In recent years, much attention has been focused on the global problem of honey bee colony losses. Among the many explanations for these losses, variability in the genetic makeup and vitality of honey bee populations might help to explain some of the variability in honey bee colony losses experienced in different regions. This has led to the innovative honey bee Genotype-Environment Interactions (GEI) experiment carried out by members of the international honey bee research association COLOSS. The results are published today in a Special Issue of the Journal of Apicultural Research.

A total of 621 colonies of 16 different genetic origins were set up in 21 apiaries in 11 different European countries managed by 15 research partners. Each location housed the local strain of bee together with two of “foreign” origins. The colonies were set up in the summer of 2009 and were managed and evaluated according to a standard protocol used by all participants until 2012.

IBRA Science Director Norman Carreck says: “The results of these experiments show that the locally adapted strains of honey bee consistently performed better than the “foreign” strains. This may seem logical to many bee scientists, but may come as something as a shock for many beekeepers who believe that purchased queens are likely to be in some way “better” than the bees that they already have in their own hives. There is growing evidence of the adverse effects of the global trade in honey bees, which has led to the spread of novel pests and diseases. These papers which provide evidence that locally-adapted honey bee strains consistently perform better than imported strains may thus strengthen local bee breeding programmes, and encourage the use of locally bred queens over those imported from elsewhere”.

Related:
http://www.ibra.org.uk/articles/Honey-bee-genotypes-and-the-environment
http://www.plosone.org/article/info%3Adoi%2F10.1371%2Fjournal.pone.0031653

Colony Collapse Disorder: Still With Us?

Green Blog/Green News-UC Agriculture & Natural Resources  By Kathy Keatley Garvey  May 28, 2014

He's asked this question a lot. 

"Does colony collapse disorder (CCD) still exist?"

Eric Mussen, UC Cooperative Extension specialist in the Department of Entomology and Nematology at UC Davis says "yes."

But the winter losses are being attributed to many other causes. "Less than 10 percent of the losses are now attributed to CCD," Mussen points out.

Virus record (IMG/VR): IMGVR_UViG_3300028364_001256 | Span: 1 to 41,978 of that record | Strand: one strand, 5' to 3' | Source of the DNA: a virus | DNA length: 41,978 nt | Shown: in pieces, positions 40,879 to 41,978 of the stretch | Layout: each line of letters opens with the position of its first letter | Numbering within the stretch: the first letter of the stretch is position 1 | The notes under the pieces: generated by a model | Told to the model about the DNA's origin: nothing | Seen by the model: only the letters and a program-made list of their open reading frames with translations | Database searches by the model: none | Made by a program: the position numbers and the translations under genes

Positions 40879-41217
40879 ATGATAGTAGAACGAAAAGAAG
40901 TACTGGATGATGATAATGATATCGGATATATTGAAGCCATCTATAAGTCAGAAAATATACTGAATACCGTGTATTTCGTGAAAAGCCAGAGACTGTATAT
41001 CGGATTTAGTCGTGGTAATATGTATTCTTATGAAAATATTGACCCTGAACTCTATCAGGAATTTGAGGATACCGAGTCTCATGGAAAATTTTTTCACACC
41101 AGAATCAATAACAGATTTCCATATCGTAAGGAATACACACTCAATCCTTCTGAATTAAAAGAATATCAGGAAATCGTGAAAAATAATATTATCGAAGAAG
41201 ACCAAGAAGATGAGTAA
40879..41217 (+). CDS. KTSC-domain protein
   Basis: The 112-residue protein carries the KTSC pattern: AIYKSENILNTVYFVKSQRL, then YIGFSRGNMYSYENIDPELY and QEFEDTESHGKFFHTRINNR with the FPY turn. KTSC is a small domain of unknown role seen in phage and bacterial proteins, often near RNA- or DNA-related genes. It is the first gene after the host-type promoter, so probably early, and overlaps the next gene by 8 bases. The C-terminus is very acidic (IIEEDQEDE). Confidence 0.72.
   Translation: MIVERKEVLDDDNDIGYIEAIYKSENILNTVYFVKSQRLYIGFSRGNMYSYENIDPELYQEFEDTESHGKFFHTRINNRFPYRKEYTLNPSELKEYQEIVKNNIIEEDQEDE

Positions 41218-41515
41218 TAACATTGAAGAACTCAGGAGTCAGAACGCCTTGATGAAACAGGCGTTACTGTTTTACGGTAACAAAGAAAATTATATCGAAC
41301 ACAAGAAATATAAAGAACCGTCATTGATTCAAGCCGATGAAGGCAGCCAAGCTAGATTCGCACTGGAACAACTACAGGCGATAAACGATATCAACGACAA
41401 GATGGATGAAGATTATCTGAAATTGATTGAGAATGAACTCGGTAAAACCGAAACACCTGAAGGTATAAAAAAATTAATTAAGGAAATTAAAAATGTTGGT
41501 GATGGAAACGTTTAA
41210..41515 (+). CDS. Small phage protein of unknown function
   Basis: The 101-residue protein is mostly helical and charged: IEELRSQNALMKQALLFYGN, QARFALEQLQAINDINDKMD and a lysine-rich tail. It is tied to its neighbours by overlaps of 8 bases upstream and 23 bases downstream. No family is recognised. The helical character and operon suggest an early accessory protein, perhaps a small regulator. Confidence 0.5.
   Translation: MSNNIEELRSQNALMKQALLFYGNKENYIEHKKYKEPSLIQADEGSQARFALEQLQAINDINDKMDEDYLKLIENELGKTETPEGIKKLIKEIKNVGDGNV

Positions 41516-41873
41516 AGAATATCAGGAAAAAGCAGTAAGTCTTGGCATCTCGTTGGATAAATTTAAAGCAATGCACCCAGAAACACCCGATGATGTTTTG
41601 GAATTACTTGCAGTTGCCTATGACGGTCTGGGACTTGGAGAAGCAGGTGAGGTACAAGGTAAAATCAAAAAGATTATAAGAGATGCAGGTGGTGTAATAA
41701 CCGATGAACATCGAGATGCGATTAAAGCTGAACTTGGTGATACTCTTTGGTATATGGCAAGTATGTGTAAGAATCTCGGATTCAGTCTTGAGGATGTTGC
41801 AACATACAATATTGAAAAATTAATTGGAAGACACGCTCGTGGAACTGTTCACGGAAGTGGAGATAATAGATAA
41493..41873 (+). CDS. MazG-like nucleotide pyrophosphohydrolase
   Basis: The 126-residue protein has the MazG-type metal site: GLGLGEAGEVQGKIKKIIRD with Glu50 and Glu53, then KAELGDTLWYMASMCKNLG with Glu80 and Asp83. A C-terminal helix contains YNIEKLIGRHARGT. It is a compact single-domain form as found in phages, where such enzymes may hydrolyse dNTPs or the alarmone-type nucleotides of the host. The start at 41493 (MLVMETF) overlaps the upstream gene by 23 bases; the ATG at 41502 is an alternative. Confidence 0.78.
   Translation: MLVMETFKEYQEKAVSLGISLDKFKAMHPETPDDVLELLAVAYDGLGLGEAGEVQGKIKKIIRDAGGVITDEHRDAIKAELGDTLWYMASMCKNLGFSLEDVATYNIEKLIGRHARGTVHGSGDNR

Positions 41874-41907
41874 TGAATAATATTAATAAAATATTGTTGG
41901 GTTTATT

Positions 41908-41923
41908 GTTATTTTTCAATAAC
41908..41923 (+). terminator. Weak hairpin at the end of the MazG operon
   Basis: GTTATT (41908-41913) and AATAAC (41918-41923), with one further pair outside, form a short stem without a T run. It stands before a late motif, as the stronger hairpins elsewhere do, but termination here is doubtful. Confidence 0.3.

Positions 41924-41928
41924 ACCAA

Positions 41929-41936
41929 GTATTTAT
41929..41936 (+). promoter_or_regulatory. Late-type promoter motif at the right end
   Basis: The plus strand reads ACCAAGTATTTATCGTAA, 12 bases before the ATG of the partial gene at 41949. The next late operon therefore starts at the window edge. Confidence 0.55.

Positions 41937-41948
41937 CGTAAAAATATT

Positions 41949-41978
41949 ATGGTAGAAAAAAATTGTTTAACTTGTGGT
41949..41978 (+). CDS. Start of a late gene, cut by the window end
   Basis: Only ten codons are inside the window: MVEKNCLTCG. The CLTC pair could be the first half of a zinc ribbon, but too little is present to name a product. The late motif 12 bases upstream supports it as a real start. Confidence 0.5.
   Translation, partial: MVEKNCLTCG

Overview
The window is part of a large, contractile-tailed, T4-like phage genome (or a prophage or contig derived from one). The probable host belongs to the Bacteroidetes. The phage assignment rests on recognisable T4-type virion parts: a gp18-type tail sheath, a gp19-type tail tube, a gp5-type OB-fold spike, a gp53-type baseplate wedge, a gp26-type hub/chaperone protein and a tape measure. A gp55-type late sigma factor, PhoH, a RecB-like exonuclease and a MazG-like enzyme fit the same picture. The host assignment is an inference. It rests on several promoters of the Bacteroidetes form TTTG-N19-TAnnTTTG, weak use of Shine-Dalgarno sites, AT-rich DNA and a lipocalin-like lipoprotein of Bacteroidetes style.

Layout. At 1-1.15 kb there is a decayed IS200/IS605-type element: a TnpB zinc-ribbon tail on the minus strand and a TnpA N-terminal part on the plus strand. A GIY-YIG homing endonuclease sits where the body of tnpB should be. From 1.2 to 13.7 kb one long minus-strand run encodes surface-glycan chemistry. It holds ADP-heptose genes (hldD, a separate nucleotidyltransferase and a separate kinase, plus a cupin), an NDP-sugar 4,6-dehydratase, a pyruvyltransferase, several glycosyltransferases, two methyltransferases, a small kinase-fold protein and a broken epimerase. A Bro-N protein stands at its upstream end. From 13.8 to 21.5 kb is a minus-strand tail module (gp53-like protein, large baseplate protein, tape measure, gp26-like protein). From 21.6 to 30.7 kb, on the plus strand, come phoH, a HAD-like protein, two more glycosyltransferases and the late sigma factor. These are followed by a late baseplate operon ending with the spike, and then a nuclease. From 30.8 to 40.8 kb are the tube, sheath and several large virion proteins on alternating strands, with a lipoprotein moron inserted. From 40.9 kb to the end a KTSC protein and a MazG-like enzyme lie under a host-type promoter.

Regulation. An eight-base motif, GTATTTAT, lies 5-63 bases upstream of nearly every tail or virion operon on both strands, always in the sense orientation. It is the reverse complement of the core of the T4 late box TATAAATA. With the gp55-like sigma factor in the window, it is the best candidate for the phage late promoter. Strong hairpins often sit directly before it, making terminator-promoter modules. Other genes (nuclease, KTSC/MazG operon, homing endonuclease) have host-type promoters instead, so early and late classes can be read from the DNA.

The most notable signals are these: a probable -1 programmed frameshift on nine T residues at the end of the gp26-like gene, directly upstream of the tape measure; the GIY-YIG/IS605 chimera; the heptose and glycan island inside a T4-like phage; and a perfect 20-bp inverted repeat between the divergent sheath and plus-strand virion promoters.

CCD surfaced in the fall of 2006 when beekeepers starting seeing their colonies decimated. They'd open the hive, only to find the queen, the brood and the food stores. The adult workers? Gone. 

"CCD still exists and it appears as though in cases where multiple other stresses combine to severely weaken the bees, then  viruses can overwhelm the immune system and the bees fly away and die," Mussen says. "We do not know what causes apparently-sick bees to fly from the hive, and we still have a difficult time describing how all the bees could become affected so swiftly."

"As colony losses mounted, the beekeepers had to spend even more time monitoring the conditions of their colonies. They noted things that might be done to prevent some problems that seemed to be starting. So, we are better at preventing the losses, but the percentage for about 25 percent of our beekeepers is still way too high."

Mussen says that "the other 75 percent of the beekeepers are doing relatively well (5-15 percent losses), so we have leveled off in national colony numbers. If the 25 percent can better determine what is going wrong, we should see improved data in the future."

Scientists attribute CCD to a combination of causes, including pests, pesticides, viruses, diseases, malnutrition, and stress. The No. 1 problem in the hives, they agree, is the varroa mite. Mussen writes about those topics - and others in his newsletter, from the UC Apiaries and "Bee Briefs." Both are available free on his website.

Mussen, who is retiring in June after 38 years of service, was recently named the recipient of the 2013-14 Distinguished Service Award, sponsored by the UC Division of Agriculture and Natural Resources.

Mussen devotes his research and extension activities toward the improvement of honey bee health and honey bee colony management practices. Mussen, who joined the UC Davis department in 1976, is known throughout the state, nation and world as “the honey bee guru” and “the pulse of the bee industry" and as "the go-to person" when consumers, scientists, researchers, students and the news media have questions about honey bees.

Read at... http://ucanr.edu/blogs/blogcore/postdetail.cfm?postnum=14107